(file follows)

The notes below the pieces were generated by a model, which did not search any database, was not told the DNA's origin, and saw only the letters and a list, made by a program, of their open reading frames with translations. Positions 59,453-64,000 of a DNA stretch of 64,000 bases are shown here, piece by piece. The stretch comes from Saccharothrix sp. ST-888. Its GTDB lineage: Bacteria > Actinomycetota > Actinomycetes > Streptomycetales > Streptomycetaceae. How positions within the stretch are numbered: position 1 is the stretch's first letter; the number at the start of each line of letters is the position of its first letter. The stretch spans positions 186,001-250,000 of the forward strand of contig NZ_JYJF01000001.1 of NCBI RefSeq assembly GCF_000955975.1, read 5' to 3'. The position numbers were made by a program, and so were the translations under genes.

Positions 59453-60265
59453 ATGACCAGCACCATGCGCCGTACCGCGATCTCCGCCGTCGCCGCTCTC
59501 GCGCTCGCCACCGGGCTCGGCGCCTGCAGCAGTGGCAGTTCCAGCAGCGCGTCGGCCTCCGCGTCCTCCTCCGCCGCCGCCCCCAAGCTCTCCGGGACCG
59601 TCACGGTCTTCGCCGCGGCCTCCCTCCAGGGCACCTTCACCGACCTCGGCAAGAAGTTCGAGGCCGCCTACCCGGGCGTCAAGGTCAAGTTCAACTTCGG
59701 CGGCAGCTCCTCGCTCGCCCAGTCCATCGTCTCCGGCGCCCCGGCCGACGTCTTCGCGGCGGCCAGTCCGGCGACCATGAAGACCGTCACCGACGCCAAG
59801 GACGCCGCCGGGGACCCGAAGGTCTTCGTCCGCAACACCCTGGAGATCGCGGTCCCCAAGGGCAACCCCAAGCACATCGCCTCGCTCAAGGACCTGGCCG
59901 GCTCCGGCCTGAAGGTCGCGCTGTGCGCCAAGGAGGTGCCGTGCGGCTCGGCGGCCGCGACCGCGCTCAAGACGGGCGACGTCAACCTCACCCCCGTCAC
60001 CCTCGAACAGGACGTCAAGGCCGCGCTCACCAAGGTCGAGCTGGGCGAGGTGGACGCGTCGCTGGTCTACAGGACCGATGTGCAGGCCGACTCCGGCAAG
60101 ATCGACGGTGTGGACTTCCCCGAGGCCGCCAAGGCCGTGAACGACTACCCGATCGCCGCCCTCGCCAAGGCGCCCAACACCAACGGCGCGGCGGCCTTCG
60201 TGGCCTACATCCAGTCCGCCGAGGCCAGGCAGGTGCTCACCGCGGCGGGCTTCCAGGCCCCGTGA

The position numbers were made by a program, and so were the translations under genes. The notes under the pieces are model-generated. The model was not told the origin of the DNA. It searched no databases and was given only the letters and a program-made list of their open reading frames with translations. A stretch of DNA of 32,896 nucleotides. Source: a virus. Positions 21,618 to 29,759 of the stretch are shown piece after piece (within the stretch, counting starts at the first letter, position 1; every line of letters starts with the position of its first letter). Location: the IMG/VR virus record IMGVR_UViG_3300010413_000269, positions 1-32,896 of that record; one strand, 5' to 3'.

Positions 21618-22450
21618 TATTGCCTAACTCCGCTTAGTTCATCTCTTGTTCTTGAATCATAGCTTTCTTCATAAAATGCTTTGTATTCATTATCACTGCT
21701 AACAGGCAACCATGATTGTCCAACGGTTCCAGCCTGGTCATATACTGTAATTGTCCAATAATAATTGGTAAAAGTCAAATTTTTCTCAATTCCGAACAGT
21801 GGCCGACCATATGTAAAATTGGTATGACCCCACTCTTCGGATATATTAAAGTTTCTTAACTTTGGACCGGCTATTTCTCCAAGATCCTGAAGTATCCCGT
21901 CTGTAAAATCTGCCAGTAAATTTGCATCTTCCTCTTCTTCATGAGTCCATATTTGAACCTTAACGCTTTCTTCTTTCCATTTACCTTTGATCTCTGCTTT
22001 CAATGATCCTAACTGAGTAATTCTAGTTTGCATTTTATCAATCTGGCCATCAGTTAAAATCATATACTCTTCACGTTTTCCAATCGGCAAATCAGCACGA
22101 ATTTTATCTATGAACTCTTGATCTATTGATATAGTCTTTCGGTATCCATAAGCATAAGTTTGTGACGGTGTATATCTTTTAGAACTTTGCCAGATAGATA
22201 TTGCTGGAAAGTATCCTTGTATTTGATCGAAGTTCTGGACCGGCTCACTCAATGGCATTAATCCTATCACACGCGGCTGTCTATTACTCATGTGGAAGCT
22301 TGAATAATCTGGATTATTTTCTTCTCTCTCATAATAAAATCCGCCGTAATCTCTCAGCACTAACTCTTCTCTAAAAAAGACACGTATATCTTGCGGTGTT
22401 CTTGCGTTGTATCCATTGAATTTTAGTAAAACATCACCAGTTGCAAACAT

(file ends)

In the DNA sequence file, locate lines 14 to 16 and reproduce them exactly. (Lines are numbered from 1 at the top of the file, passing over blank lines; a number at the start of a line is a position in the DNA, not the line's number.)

21618 TATTGCCTAACTCCGCTTAGTTCATCTCTTGTTCTTGAATCATAGCTTTCTTCATAAAATGCTTTGTATTCATTATCACTGCT
21701 AACAGGCAACCATGATTGTCCAACGGTTCCAGCCTGGTCATATACTGTAATTGTCCAATAATAATTGGTAAAAGTCAAATTTTTCTCAATTCCGAACAGT
21801 GGCCGACCATATGTAAAATTGGTATGACCCCACTCTTCGGATATATTAAAGTTTCTTAACTTTGGACCGGCTATTTCTCCAAGATCCTGAAGTATCCCGT